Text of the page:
Posted: Sep 28, 2010 5:47 am
by xrayzed
Ichthus77 wrote:1. The universe (the whole of all physical "being") has a beginning, even in the cyclic model (Greene, Fabric of the Cosmos).

I suspect you are mis-reading Greene. Are you suggesting that Greene suggest that there was an original "Universe 0" that began at "time = 0"?

Perhaps you could clarify this, and provide the relevant passage from Greene's book.

2. In order for "doing" to happen, there must be a "being" who does the "doing".

I can see branches on a tree moving. Unless there is a being doing this - perhaps Enlil, the Summerian god of the air - your premise is false.

3. All doings of any particular being are done by that particular being "after" that particular being "is" (after it is "being").

So a being must exist for it to do something. True, if somewhat trivial.

4. "Becoming" is a doing.

Exactly what do you mean by "becoming" in this context?

5. Because of 3, the universe (see 1) cannot "become" until it already "is", therefore

See previous.

6. (Because of 2), some other "being" than the universe (see 1) made the universe (see 1) "become" in the first place.

Since (2) is false, (6) is false, irrespective of whatever you mean by "becoming".

Now. It does not follow from this that this "some other being" has no beginning (or that it does). We can't study it like we can study the physical universe, because it is not part of the physical universe (though it can be immanent in it).

Even if I accept that within the logic of our physical universe everything must ultimately begin with a being (which clearly I don't), you can't then apply that to that which is outside of our universe.

QED if it is possible that there is a sentient being that a) is the ultimate origin of our universe, b) is exempt from the rules of our universe, and c) cannot be understood in terms of the rules our our universe, it is also possible that there is a non-sentient universe that a) is the ultimate origin of our universe, b) is exempt from the rules of our universe, and c) cannot be understood in terms of the rules our our universe.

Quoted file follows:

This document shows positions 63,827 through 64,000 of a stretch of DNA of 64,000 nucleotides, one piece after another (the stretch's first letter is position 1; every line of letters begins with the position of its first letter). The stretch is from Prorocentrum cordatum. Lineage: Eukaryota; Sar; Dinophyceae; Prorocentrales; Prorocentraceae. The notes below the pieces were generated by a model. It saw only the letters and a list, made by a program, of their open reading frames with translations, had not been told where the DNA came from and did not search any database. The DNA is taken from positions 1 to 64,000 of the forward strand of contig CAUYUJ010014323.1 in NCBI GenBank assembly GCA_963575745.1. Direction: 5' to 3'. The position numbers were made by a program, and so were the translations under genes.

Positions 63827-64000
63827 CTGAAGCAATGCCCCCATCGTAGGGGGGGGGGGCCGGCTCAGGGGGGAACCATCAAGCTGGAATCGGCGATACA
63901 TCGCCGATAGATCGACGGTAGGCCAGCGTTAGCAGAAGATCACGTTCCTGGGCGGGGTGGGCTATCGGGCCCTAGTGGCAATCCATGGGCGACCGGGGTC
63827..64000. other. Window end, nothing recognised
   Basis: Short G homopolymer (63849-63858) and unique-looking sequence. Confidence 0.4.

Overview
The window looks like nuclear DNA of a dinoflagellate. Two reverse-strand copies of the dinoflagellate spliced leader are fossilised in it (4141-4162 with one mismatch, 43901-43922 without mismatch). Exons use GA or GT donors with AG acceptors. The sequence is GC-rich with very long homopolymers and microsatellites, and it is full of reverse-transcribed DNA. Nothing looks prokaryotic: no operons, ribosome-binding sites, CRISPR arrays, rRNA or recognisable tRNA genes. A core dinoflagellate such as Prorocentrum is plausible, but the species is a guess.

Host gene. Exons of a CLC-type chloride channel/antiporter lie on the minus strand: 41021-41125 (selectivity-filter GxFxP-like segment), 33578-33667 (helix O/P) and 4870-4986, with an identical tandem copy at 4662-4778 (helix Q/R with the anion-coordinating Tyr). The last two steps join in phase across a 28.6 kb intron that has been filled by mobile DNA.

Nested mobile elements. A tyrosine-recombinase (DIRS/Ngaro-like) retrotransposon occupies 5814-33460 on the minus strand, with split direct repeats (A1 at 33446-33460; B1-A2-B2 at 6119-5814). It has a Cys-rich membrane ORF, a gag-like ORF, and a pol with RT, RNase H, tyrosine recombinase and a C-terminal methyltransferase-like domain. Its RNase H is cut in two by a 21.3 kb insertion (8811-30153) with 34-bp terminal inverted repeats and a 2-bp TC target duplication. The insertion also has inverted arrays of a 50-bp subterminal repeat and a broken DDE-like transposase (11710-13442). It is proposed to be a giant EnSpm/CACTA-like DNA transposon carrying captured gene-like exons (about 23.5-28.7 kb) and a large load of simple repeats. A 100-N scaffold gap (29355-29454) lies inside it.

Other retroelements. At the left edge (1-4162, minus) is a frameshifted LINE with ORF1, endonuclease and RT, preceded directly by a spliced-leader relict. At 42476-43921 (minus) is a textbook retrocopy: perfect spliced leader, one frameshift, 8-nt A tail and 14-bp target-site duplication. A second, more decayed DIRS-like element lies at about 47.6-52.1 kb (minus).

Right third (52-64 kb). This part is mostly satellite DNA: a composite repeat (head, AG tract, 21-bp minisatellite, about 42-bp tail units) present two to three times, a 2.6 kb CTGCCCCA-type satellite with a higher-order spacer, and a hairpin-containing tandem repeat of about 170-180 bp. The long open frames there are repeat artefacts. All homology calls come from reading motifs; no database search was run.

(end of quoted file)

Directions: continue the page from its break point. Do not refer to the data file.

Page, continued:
You need to make a choice: either there exist things outside our universe that cannot be understood by our universe's rules, in which case we can't say anything about them, or our rules can be applied, in which case your assertion is invalid.

However--it does follow that there IS some other being than the physical universe, something supernatural. And, if it has a beginning, it will have a cause (a being which makes it become) other than itself.

Not at all, for reasons outlined above.

The theist conclusion is that there is only one supernatural being, and it is uncaused--eternal (a personal God).
This is a new premise, and is unsupported by your previous arguments.

The atheist conclusion must be (in this case) that there is an infinite regress of those caused supernatural (personal or nonpersonal un-god) beings.

That is wrong on so many levels I can't be bothered dissecting it.

But, that isn't the atheist conclusion. The atheist conclusion is a self-bootstrapping universe (a circular argument).

Not at all.

If you assume a simple linear arrow of time that must exist for the universe(s), that has a clear sequential causal chain back to time = 0, then arguably (but not necessarily - I'll ignore the nuances for now) yes.

But you don't apply this simple linear arrow of time to your god, or else you would have a self-bootstrapping god. Your solution to this is to say that the rules of time in our universe needn't apply to a god outside it - in which case these rules needn't apply to anything outside it, be it a god or a non-sentient thing that is the cause of our universe.

So make a choice: everything must have a cause, or not.